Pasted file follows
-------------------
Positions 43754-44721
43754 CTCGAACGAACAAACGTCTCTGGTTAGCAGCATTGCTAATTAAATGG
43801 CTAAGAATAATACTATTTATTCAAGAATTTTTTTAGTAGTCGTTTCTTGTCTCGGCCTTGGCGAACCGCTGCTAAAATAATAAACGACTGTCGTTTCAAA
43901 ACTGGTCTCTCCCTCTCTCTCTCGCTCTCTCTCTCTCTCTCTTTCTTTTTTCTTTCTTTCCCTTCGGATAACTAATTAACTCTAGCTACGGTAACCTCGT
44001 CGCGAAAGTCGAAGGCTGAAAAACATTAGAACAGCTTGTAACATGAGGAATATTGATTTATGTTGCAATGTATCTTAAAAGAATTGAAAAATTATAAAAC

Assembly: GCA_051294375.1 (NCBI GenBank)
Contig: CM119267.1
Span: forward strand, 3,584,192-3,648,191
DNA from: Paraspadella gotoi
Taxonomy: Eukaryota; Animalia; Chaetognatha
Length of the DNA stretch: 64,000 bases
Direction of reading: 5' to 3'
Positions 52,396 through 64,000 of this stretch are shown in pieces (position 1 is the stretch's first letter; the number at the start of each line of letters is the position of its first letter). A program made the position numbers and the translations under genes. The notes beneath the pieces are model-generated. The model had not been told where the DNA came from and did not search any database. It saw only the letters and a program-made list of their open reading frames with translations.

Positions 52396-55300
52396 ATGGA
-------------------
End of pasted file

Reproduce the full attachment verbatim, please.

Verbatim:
Positions 43754-44721
43754 CTCGAACGAACAAACGTCTCTGGTTAGCAGCATTGCTAATTAAATGG
43801 CTAAGAATAATACTATTTATTCAAGAATTTTTTTAGTAGTCGTTTCTTGTCTCGGCCTTGGCGAACCGCTGCTAAAATAATAAACGACTGTCGTTTCAAA
43901 ACTGGTCTCTCCCTCTCTCTCTCGCTCTCTCTCTCTCTCTCTTTCTTTTTTCTTTCTTTCCCTTCGGATAACTAATTAACTCTAGCTACGGTAACCTCGT
44001 CGCGAAAGTCGAAGGCTGAAAAACATTAGAACAGCTTGTAACATGAGGAATATTGATTTATGTTGCAATGTATCTTAAAAGAATTGAAAAATTATAAAAC

Assembly: GCA_051294375.1 (NCBI GenBank)
Contig: CM119267.1
Span: forward strand, 3,584,192-3,648,191
DNA from: Paraspadella gotoi
Taxonomy: Eukaryota; Animalia; Chaetognatha
Length of the DNA stretch: 64,000 bases
Direction of reading: 5' to 3'
Positions 52,396 through 64,000 of this stretch are shown in pieces (position 1 is the stretch's first letter; the number at the start of each line of letters is the position of its first letter). A program made the position numbers and the translations under genes. The notes beneath the pieces are model-generated. The model had not been told where the DNA came from and did not search any database. It saw only the letters and a program-made list of their open reading frames with translations.

Positions 52396-55300
52396 ATGGA